Donate your art prudently

They’re coming after you again!

You open the email and darned if it doesn’t look familiar. Once again, you’re asked to donate your art for a worthy cause.

Of course you’d like to help out. You’d love to save the world! But you delivered your art to that  environmental group’s auction just last month. And you’ve promised a piece to that hospital raffle next month.

How much art can one artist give?

Leya Evelyn
Leya Evelyn, Why Do We Have Elephants, No. 1.
30 x 30 inches. ©The Artist

Really. How much should you give? There is no right or wrong answer. It depends on your income, your inclinations, your community relations, your productivity, and much more. Only you can decide what the appropriate level of giving is for your current situation. And you should decide. Before you get another request.

You can’t give to every cause. You need to set parameters for your giving. For example, you might promise to donate art only to this organization or to that cause. Or you might decide to give $x worth of art per year. Or you could opt to donate only reproductions of your art. What feels right to you?

As someone who has been charged with raising a lot of money in the past, I beg of you not to get angry when you’re asked to donate. The person doing the requesting is only doing his or her job. And it’s well within your boundaries to say “No”. Don’t be afraid to exercise that option often. Remember that many people are not aware that the current U.S. tax laws do not favor gifts from artists. While certain members of Congress have been trying to change this for years, artists can still only deduct the cost of the materials when they donate their art. Only collectors who donate art can deduct full market value on their taxes. Make sure people who ask you to donate are aware of what they are asking.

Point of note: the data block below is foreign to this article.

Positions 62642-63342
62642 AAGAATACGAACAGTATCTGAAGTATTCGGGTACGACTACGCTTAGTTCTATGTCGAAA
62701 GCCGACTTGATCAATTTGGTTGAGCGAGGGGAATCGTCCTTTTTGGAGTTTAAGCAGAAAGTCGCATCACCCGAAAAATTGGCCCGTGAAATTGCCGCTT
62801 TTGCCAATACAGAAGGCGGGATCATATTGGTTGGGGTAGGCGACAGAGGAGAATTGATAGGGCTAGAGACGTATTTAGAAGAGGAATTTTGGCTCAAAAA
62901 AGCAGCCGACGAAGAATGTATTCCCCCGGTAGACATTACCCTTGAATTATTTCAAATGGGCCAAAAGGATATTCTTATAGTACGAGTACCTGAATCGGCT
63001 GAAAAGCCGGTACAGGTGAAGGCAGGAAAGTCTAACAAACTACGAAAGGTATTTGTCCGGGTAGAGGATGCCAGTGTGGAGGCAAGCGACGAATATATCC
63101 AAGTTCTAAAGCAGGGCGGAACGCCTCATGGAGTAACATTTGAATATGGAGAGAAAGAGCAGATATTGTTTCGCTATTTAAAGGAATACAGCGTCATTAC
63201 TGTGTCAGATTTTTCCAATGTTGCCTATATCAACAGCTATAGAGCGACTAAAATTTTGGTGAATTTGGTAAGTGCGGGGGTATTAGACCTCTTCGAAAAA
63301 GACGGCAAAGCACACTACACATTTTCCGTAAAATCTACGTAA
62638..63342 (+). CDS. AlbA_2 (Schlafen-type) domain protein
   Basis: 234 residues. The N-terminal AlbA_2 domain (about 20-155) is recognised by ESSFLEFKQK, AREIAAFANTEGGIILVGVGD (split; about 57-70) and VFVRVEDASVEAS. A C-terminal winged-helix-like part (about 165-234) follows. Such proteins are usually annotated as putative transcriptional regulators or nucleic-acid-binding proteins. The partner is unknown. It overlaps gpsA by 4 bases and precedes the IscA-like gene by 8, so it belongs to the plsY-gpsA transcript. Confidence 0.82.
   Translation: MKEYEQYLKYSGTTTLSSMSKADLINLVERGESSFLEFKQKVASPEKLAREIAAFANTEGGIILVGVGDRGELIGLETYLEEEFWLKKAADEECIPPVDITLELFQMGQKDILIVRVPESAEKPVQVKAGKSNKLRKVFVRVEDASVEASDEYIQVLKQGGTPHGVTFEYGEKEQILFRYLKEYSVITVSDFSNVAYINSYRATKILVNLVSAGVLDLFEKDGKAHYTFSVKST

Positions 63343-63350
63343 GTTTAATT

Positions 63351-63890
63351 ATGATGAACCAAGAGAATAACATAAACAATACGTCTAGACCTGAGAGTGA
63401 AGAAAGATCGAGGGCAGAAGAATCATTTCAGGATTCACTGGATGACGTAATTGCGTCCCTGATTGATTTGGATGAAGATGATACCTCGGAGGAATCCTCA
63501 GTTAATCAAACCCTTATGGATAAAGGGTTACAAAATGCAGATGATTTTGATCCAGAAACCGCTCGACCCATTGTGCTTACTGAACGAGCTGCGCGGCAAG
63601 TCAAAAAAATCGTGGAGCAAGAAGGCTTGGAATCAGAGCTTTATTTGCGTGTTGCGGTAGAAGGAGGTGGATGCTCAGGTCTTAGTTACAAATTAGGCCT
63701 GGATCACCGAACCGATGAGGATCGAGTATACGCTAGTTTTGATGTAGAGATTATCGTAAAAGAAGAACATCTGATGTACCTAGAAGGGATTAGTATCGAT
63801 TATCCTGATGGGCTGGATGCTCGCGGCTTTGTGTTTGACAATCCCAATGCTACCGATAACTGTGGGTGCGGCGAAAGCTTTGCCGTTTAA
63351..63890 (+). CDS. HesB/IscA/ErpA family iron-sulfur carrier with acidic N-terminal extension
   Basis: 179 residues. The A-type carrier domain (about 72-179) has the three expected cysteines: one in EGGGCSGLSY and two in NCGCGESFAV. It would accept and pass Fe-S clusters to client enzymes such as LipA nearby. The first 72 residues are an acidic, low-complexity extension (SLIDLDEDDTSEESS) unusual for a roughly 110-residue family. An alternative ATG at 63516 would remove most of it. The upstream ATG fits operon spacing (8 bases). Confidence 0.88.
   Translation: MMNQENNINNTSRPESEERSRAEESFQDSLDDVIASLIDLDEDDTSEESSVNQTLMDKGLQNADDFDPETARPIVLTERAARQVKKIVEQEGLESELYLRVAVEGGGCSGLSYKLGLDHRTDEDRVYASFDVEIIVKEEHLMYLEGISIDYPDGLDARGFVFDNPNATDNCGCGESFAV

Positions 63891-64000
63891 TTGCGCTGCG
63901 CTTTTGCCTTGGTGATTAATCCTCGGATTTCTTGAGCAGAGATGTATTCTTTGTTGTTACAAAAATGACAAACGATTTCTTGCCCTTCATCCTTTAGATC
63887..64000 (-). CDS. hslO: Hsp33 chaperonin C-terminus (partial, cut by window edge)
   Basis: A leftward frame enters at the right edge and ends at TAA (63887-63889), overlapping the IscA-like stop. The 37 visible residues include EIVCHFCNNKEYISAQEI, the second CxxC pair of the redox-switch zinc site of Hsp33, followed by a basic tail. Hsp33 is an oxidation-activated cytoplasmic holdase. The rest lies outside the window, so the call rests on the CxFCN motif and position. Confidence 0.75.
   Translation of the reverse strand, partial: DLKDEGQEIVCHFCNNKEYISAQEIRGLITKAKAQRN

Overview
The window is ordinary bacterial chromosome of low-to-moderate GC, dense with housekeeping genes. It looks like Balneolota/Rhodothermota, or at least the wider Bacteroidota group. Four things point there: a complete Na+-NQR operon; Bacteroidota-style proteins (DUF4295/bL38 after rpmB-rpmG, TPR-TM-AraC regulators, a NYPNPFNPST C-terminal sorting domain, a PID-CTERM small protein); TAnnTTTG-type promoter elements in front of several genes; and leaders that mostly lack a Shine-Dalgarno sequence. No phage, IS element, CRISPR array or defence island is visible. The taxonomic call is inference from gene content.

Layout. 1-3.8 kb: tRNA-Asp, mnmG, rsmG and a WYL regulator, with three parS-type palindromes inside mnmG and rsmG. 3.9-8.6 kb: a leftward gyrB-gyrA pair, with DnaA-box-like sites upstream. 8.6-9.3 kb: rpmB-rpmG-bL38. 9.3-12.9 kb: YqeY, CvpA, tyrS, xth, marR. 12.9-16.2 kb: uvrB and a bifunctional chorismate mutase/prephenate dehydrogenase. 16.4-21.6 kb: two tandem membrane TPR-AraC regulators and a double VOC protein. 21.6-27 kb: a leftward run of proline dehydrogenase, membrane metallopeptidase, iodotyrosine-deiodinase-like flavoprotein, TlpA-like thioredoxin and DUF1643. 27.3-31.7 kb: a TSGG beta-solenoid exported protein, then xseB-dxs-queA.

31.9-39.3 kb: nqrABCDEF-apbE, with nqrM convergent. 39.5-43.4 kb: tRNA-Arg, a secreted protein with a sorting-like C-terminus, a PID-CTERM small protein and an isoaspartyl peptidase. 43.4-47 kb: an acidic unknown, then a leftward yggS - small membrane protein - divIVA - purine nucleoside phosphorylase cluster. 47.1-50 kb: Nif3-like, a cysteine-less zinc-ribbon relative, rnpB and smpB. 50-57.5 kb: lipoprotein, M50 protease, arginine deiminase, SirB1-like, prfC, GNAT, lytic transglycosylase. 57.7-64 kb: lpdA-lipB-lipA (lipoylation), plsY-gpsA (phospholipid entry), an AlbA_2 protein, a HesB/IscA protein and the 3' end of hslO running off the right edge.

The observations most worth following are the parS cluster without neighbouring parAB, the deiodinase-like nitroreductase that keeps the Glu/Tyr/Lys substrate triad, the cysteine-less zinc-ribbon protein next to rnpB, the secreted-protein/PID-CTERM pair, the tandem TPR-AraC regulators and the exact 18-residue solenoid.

Which brings me to this thought. I believe that–until U.S. tax laws change–all art organizations should be encouraged to give 50% of the sale of donated art back to the artist. Alternatively, the artists could set a wholesale or minimum price they want to receive and give the remainder of the fetched price to the organization. This can be voluntary, of course, with some artists wanting the entire amount to go to the organization. But art organizations are there to support art in the community and that means supporting the artists.

See similar articles: Give Back, Give of Yourself to Other Artists

KNOW THIS———-~> You will continue to be asked to donate your art to worthy causes.

THINK ABOUT THIS—~> You can’t donate to every cause.

DO THIS————~> Donate your art prudently. Set your parameters, write them out, memorize them, and stick to them. You are commended for your desire to help those in need, but you must also look out for yourself.

We want to hear your stories about donating art. Tell us about them on the Art Biz Blog (and look for one more thing to think about before donating your art). You can also listen to the podcast while you’re there.

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